1st Edition

Queer Airwaves: The Story of Gay and Lesbian Broadcasting The Story of Gay and Lesbian Broadcasting

By Phylis W Johnson, Michael C Keith Copyright 2001

    This book is both a retrospective history of the gay community's use of electronic media as a way of networking and creating a sense of community, and an examination of the current situation, an analysis and critical assessment of gay/lesbian electronic media. Keith and Johnson use original interviews and oral history to delineate the place of electronic media in the lives of this increasingly visible and vocal minority in America.

    Chapter One: Coming Out on Air: Personal Histories and Perspectives; Chapter Two: Howl of Freedom: The Rise of Queer Radio; Chapter Three: A Different Drum: The Queer Message in the Music; Chapter Four: Beyond Wayne's World: Queer TV on the Public Airwaves; Chapter Five: The Rainbow's Gold: Prophets of Profit in Queer Broadcasting; Chapter Six: A Queer World: Queer Convergence within the Larger Community; Chapter Seven: Empire Builders: The International Outing of Queer Broadcasters; Chapter Eight: "We Are Your Children": It Starts with Queer Youth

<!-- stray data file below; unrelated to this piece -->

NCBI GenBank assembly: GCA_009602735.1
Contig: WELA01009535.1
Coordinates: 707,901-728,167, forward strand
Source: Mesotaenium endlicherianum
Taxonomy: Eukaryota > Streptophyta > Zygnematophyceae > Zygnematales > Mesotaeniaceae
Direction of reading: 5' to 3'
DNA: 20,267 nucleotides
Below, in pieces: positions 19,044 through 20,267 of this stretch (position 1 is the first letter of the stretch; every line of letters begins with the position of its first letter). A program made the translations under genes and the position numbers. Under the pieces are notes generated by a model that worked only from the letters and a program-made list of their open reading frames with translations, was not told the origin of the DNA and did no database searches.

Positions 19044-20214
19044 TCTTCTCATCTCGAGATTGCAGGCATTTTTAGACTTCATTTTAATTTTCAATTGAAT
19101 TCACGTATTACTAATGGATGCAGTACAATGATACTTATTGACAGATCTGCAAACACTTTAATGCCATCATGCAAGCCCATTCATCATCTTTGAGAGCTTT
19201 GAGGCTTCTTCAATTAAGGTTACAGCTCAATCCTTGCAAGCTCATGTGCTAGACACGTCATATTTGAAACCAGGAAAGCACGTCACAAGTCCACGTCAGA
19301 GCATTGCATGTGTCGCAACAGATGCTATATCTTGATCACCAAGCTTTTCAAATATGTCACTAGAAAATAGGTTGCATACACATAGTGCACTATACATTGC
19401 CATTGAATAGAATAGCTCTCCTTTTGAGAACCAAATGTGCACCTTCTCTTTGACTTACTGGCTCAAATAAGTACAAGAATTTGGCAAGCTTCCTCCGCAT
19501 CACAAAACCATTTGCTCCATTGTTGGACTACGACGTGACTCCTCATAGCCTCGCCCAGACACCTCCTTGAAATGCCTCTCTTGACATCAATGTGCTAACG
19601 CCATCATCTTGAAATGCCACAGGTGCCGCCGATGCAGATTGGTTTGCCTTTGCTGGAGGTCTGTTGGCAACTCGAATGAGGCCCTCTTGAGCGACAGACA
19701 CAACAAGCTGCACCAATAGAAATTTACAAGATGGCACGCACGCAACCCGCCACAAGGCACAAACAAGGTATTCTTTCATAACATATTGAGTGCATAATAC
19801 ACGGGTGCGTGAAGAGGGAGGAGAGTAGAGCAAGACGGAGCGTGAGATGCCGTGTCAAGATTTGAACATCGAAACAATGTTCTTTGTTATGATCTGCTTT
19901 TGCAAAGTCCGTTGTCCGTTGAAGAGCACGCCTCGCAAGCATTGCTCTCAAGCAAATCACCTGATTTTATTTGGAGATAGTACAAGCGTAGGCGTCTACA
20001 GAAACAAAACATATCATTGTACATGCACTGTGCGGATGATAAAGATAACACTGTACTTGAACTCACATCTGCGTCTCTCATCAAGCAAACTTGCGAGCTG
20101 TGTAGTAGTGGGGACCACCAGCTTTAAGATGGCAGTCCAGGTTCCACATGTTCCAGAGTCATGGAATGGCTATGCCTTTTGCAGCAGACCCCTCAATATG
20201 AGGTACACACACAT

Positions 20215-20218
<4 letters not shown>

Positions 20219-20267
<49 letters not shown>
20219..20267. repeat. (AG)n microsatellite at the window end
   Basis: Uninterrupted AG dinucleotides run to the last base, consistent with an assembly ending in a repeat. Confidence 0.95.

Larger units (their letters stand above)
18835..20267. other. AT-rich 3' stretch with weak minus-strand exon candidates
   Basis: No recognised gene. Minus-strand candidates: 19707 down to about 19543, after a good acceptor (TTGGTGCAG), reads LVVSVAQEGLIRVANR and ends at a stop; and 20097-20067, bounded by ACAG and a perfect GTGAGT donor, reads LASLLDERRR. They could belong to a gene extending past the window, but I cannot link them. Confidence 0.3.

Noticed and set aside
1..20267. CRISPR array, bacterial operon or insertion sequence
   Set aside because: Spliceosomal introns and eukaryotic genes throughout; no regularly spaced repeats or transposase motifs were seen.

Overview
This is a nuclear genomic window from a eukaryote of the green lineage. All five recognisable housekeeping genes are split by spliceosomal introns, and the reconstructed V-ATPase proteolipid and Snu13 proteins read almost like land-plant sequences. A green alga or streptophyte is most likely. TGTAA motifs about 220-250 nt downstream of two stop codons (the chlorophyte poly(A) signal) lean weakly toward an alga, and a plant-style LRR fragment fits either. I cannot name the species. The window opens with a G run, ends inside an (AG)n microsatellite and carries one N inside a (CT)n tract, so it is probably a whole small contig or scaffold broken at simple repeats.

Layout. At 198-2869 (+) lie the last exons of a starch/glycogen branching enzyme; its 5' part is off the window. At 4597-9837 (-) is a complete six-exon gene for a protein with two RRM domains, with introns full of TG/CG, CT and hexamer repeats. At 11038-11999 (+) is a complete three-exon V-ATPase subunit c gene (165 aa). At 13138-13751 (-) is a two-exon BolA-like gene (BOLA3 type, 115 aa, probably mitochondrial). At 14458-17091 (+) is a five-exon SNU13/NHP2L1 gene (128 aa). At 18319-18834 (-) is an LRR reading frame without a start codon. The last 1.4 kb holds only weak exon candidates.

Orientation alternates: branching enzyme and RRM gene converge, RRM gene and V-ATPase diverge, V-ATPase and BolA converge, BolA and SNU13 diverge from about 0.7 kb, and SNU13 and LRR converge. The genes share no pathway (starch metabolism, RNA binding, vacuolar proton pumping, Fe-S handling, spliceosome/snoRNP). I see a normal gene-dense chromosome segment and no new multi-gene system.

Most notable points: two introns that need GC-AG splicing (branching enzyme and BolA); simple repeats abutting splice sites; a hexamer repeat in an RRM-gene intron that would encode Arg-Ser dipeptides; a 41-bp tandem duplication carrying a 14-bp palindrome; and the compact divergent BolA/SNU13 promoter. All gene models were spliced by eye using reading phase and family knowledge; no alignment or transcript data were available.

Phylis A. Johnson is an associate professor at Southern Illinois University at Carbondale. Her fields of interest are diversity and communications. She has published widely regarding the role of radio in society; conducted the first national gay and lesbian radio broadcast survey in the United States in 1994; and has conducted research on African American radio’s impact on urban youth. She has more than twenty years of broadcast experience in Philadelphia, Houston, St. Louis, and other markets across the United States.,
    Michael C. Keith is a member of the Communications Department at Boston College. He is the author or coauthor of fifteen acclaimed books on the electronic media. Of special note are Voices in the Purple Haze (1997), Signals in the Air (1995), Talking Radio (2000), and Sounds in the Dark (forthcoming). Keith is the coauthor with Robert Hilliard of Waves of Rancor (1999) and The Broadcast Century and Beyond (2001), and also the author of the most widely adopted textbook on radio in America, The Radio Station, now in its fifth edition (2000). Prior to joining Boston College, Keith served as chair of education for the Museum of Broadcast Communications in Chicago, taught at George Washington University and Marquette University, and worked as a professional broadcaster for over a dozen years.